CSX (NASDAQ:CSX) rallied impressively on the stock market in the first half of 2016 as prices of commodities such as crude oil rallied, while the automotive market continued to grow. Additionally, CSX's focus on enhancing its efficiency also helped the company withstand the weakness in the end-market to some extent, helping its post better-than-expected earnings in each of the last four quarters.
The story for the second quarter that was released last week was similar, as CSX beat the earnings estimate by $0.03 per share despite a 12% drop in the revenue. However, there was something different in CSX's earnings report as the company finally admitted that the weakness in the coal market will lead to lower volumes and earnings. In fact, its operating income decline of 17% was greater than the revenue decline, indicating that CSX's cost cuts are not enough to help it overcome the end-market weakness.
Has CSX run out of steam?
The company's weak earnings performance has led analysts to downgrade CSX, as it is evident that cost-cutting will not help the company offset the weak situation in the coal and the energy markets. In fact, just two out of CSX's 12 markets are currently favorable, and these two markets -- automotive and minerals -- account for just 15% of the company's overall revenue.
The most important markets, such as coal and chemicals, which account for a third of revenue, have been in the doldrums on account of lower volumes. As a result, CSX's revenue has been on the decline and the company will now find it difficult to offset the decline through cost reductions. As a result, CSX now sees its earnings for 2016 declining 13%.
This clearly indicates that CSX does not see a turnaround in its key markets. For instance, the coal segment, which is almost 15% of the company's revenue, will see a massive drop of 34% in volumes this year. In fact, last quarter itself, CSX's coal volumes dropped 34% year-over-year, leading to an identical decline in the revenue to $416 million. Moreover, for the first six months of the year, CSX's coal volumes have declined 32%, leading to a drop of 36% in revenue from last year. However, the company does not single out how much earnings it generates from this segment.
Looking ahead, as CSX forecasts, coal volumes will continue to decline and this is not surprising to me. In my opinion, CSX's coal operations will continue to weigh heavily on the company's financial performance in the coming years as both export and domestic coal consumption is set to decline.
Coal will be CSX's Achilles Heel
The production and consumption of coal in the U.S. is declining. In fact, this year itself, the production of coal in the U.S. is set to witness a major drop of 168 million short tons, declining 19% from last year. This will be the second consecutive year when coal production in the U.S. drops by more than 100 million tons. A key reason why coal consumption in the U.S. is on the decline is because it is losing market share to natural gas in the electric power segment, which is coal's lifeblood as this sector consumes 90% of the coal produced in the U.S.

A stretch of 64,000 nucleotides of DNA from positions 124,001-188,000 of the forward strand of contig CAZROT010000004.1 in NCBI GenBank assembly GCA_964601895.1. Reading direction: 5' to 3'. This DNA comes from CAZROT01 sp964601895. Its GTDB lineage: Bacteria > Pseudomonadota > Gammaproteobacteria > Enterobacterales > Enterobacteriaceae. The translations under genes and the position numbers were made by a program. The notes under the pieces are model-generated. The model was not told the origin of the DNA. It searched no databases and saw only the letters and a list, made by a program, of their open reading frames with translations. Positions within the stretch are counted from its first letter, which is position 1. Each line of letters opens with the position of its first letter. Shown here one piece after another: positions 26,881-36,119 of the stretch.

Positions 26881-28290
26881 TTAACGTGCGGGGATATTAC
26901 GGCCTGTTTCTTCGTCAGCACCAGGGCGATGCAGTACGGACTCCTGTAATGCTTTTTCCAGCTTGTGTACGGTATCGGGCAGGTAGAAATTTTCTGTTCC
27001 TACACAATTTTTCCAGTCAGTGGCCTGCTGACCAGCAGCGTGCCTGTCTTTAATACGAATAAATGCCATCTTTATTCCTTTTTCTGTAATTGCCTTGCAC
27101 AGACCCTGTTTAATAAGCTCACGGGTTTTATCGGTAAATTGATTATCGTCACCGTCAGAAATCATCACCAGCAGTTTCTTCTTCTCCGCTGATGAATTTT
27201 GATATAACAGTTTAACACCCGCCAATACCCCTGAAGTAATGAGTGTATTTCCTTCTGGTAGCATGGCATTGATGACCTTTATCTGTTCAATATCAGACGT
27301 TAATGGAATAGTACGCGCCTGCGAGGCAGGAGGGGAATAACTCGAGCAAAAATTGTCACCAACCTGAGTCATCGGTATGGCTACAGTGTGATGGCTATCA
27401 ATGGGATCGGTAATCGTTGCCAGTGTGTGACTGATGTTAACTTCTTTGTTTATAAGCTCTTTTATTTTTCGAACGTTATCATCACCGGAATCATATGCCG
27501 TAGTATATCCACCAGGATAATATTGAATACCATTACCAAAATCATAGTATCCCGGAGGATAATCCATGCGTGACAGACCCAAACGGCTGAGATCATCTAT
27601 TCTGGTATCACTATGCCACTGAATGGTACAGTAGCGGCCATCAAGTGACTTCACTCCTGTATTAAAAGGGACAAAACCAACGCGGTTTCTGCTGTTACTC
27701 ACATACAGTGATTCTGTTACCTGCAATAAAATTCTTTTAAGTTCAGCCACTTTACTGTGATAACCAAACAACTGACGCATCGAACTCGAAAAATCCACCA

More specifically, coal consumption by the power sector in the U.S. is set to drop 9% this year. Looking ahead, I believe that coal production in the U.S. will continue to decline in the long run on the back of coal plant retirements. In fact, after retirements of 14,000 MW worth of coal plants over the past two years, which led to a 25% drop in coal production, it is anticipated that another 10,000 MW of coal plants will be retired by 2017.
These coal retirements are taking place as coal miners find it difficult to survive and are taking the path of bankruptcies as coal loses market share to natural gas. In fact, this year, natural gas is slated to surpass coal in electricity generation, as shown below:
Looking ahead, the use of coal in electricity generation will continue to decline as top utilities are increasingly converting their plants to generate electricity using natural gas. For instance, NRG Energy will switch 5,600 MW of coal-powered plants into gas over the next year. In all, NRG is on track to convert 4.3 GW of coal plants into natural gas, of which 3.8 GW is being developed actively. As a result of such moves, it is estimated that 46,000 MW of coal capacity will be shut down by 2022.
Given the developments in the coal market as discussed above, I won't be surprised if CSX's coal business eventually ceases to exist in the long run. Therefore, investors should brace themselves for the possibility that CSX's coal business, which is a sizable chunk of its revenue, will continue to diminish going forward and continue to weigh on its financial performance.
As such, CSX's troubles will continue going forward and the rally that the stock had seen in the past few months won't continue as its top line continues to decline
Disclosure: I/we have no positions in any stocks mentioned, and no plans to initiate any positions within the next 72 hours.
I wrote this article myself, and it expresses my own opinions. I am not receiving compensation for it (other than from Seeking Alpha). I have no business relationship with any company whose stock is mentioned in this article.